One of my childhood teachers took extreme care about writing in my music; when he would cross out a slur, he would make a neat and very small squiggle over it. The new slur went precisely from the beginning of one note to the end of another, no ambiguity. A different fingering would neatly overshadow the printed one, he could somehow turn an up-bow into a down-bow without needing to blacken the other out or leave a smudge. Not only could I easily decipher these instructions, but I also felt very respected by this treatment of my music, which brings me to my next point:

4. Respect someone's music as personal property

It's important to show respect for a student or colleague's sheet music, as their property. Our music is a companion to our very real efforts and struggles; it's the place where we formulate and document our plans, after hard thought, experimentation and oftentimes a lot of consultation. When someone marks it incorrectly, or without our permission, that can feel like a very personal offense.

I have a few personal examples to offer: One of my early teachers decided I should have my name written on my music books - perfectly reasonable. But then she rapidly scrawled "LORRIE" on each one of them. She spelled my name wrong, and now it was on all my music! Another time, my mischievous teenage sister wrote "PRACTICE! PRACTICE! PRACTICE!" in blue marker at the top of a page from my Mendelssohn Violin Concerto music, which I was practicing for college auditions. I bring that one up because she absolutely did not understand my reaction: I was livid. Lighten up, it was just a joke! To me, it was a violation. What if I needed to hand that music to another teacher or a judge? I could not simply buy another, after all the work I'd put into it.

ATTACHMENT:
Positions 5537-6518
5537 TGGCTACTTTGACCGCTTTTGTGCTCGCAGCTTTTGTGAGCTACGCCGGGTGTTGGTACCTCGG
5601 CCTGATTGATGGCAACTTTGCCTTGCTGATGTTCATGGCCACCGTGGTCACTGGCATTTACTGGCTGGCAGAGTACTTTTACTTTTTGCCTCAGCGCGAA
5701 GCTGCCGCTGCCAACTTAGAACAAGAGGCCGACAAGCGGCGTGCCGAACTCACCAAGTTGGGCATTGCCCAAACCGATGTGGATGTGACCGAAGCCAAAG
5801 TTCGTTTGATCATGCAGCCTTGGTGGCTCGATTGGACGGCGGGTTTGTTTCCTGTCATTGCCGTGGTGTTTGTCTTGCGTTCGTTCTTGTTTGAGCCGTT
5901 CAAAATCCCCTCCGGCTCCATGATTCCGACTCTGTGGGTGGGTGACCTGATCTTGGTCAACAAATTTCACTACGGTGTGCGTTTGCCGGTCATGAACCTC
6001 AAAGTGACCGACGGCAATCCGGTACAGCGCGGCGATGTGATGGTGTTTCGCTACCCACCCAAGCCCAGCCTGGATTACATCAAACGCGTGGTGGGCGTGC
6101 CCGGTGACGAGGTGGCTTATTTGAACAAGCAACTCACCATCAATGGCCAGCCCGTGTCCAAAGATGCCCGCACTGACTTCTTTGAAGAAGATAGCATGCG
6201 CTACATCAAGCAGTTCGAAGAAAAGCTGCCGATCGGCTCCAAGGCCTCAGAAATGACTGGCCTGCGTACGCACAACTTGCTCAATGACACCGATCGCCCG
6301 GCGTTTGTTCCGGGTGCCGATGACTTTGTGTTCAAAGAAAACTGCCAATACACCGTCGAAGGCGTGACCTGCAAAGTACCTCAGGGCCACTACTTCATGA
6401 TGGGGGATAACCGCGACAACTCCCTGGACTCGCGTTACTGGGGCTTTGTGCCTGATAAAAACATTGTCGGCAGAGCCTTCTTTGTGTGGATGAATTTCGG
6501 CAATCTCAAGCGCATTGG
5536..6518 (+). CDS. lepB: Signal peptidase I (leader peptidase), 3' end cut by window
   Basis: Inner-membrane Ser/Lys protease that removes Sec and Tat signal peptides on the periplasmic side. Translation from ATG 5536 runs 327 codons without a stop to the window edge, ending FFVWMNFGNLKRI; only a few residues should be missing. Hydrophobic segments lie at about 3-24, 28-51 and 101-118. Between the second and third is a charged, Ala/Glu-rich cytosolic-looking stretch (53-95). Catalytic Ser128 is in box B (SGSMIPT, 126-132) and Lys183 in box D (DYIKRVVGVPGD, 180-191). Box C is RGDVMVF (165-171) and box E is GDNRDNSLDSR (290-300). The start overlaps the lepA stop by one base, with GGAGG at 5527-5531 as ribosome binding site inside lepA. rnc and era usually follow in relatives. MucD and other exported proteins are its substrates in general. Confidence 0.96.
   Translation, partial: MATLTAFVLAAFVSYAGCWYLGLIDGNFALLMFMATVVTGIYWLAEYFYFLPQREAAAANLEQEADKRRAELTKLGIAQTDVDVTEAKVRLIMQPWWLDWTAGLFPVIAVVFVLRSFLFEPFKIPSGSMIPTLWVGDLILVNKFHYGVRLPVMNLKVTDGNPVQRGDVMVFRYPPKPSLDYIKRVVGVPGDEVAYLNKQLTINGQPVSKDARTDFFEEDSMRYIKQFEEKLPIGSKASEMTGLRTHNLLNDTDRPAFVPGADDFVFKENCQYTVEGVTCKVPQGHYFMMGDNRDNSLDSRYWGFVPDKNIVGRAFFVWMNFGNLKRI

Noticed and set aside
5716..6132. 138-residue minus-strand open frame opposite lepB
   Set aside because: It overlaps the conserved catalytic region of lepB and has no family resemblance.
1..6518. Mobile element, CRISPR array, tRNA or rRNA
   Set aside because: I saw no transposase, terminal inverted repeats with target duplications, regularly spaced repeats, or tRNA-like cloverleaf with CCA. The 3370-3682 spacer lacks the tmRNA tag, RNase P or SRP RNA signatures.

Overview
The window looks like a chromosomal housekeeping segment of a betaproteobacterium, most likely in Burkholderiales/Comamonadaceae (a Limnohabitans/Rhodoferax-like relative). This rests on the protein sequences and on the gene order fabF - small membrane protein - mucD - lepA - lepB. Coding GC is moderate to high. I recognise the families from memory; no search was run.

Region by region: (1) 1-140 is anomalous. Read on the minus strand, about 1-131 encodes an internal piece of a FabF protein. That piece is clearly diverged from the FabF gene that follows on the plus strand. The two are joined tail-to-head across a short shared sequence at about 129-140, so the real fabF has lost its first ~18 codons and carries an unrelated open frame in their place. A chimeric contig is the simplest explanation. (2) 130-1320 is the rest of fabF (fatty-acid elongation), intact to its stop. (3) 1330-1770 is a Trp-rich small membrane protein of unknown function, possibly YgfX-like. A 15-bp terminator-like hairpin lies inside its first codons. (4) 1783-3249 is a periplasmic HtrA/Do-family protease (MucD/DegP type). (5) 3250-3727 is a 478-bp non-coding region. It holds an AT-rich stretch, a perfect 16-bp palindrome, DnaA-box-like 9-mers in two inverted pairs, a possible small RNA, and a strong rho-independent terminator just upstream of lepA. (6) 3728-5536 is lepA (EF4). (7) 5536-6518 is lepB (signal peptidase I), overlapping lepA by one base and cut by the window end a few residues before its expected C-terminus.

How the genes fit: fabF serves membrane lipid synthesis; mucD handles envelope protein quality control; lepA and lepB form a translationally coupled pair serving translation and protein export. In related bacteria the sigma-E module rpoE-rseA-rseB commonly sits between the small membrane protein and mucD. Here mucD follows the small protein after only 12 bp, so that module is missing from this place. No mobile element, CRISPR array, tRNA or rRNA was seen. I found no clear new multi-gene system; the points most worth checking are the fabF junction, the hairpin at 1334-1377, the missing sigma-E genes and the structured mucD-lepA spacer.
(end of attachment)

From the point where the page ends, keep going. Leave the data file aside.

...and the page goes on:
Practice Mendelsssohn

5. Make markings in pencil, to preserve the option of erasing them

Dorothy DeLay, the storied Juilliard violin professor, famously took great care when marking anything into her students' music. The reason: she did not want a student to be ever-reminded of past mistakes. She marked in light pencil, to be erased when the student overcame the problem. Certain markings are actually meant to stay, but use pencil for those, too. Musicians frequently reconsider their musical and technical choices, and we should always have the freedom to change those decisions.